Engine turning machines were in use since the 1600's or so (don't quote
that, I'd have to go look up the exact dates and stuff if anyone really
wants, I've got it all somewhere) and were very popular as an ornamental
effect up through the 1930 or so. Art Deco work used it quite a bit. But
the machines are rather labor intensive, compared to the more current "diamond
cutting" ornamentation, and require some skill to really master. Plus,
the style isn't so much in fashion any more. Aside from one Swiss manufacturer,
who I believe is still custom-making these things (for several tens of thousands
of dollars each), they haven't been made since shortly after World War II,
when the English firm, Plante, stopped production. These machines, when
available, are quite in demand even so. Much more common in the U.S., are
smaller, slightly less versatile machines made by a number of manufacturers,
including Hall, and Field. A number of these machines, from the 1920s and
30s are still in daily use at factories like Dunhill, which uses them to
decorate cigarette lighters and pens, etc., or at findings manufacturers.
A regular item in a number of catalogs, for example, is a little tube or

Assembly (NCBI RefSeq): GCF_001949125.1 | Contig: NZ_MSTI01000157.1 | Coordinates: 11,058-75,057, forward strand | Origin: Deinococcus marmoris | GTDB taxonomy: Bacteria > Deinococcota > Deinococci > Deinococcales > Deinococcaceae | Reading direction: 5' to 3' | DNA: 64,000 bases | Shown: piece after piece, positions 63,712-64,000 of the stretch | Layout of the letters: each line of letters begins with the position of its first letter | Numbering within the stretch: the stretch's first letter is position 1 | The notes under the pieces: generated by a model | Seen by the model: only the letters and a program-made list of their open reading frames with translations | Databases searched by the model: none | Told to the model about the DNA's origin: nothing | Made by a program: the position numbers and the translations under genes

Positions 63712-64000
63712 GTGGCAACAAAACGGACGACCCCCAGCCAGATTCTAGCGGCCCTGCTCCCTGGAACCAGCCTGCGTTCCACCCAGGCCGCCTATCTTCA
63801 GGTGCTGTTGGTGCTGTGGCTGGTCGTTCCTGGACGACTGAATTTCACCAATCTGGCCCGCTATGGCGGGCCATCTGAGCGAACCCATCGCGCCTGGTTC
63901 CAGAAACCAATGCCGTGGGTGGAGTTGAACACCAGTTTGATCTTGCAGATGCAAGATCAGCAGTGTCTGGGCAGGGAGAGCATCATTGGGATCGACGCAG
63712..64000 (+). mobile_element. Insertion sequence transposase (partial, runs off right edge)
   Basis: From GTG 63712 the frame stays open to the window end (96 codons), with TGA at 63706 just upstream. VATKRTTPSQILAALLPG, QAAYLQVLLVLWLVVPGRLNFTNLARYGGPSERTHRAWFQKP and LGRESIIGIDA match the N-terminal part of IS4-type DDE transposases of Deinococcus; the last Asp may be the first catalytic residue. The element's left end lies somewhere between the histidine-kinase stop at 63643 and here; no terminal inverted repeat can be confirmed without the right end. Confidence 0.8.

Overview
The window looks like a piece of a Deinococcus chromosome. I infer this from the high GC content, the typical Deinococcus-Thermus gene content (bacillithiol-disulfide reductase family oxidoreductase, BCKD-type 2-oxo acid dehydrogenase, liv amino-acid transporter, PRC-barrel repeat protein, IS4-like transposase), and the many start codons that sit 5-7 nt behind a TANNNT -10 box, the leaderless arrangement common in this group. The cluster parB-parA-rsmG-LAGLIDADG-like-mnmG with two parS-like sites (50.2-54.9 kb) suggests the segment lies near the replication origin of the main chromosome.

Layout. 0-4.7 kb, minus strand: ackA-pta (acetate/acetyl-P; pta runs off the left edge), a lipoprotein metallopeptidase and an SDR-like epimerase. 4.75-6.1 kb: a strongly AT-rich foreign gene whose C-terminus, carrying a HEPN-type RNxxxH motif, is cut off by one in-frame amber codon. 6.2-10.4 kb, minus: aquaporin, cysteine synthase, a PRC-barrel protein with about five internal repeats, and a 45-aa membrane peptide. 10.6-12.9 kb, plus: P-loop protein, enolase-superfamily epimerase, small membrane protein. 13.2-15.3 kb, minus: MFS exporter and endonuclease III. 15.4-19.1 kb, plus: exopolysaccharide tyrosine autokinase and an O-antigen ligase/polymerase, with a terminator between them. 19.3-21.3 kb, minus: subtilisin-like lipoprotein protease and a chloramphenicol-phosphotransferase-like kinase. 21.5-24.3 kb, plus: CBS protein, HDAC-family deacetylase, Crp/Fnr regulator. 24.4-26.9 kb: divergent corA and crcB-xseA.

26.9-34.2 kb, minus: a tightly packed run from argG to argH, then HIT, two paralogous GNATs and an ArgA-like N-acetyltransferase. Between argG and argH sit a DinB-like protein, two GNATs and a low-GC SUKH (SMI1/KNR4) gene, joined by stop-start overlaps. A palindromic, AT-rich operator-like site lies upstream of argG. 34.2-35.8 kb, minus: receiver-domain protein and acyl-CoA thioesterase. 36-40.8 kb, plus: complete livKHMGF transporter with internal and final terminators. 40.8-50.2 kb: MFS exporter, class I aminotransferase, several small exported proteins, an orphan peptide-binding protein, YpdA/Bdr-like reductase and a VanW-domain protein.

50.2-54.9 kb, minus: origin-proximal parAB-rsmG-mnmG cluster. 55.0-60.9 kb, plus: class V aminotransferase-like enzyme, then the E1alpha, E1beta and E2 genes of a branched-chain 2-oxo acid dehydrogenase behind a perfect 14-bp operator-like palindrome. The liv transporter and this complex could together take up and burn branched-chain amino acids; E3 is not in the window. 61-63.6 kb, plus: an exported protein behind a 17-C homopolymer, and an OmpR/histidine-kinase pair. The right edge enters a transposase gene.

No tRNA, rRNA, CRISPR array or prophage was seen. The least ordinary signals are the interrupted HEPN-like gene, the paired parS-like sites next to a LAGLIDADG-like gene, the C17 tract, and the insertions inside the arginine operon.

barrel clasp used for neck chains and the like, with a simple engine-turned
pattern on the tube.
In my own work, I discovered engine turning machines while in graduate school
at Tyler, which had an old Hall machine in good restored condition (It's
since been moved out, in favor of their new CNC mill... (sigh)). Using it
first just as a neat way to get really precise scored cuts for folded sheet
metal construction, I quickly got interested in the patterns too, especially
when I discovered the cool possibilities they open up with reactive metals.
So I've now got one too, in my back bedroom (converted to workshop). I use
it mostly with reactive metals, anodizing niobium to one base color, cutting
a loose pattern in it, anodizing to another color in the cuts, and repeating
this with several overlaid patterns. I've found no other technique which
gives me quite the same effect of overlaid glittering colors... And then
there's the "work-efficient" way to decorate a piece of metal,
though the results are quite different... I put nice engine turned patterns
on a number of pieces of Starret flat ground tool steel stock, and use these
for roll printed patterns. You get a pattern of raised lines this way, instead
of bright cuts, but it's still pretty distinctive- and a lot quicker...
For anyone interested in obtaining one of these machines, If you're handy
enough with tools to rebuild an old machine, they are available fairly inexpensively,
once you find one. I paid less than a thousand for mine, but it needed extensive
work to get it running. If I had it to do again, I might have saved all
that work and gone to Gold Machinery in Providence. He's got quite a number
of them sitting around for less than two thousand, ready to run...
Peter W. Rowe M.F.A., G.G.
Commercial and custom jeweler and metalsmith
Graduate Gemologist and Lapidary
Opinions expressed here are solely my own....... and subject to change
according to my mood and the state of my art ....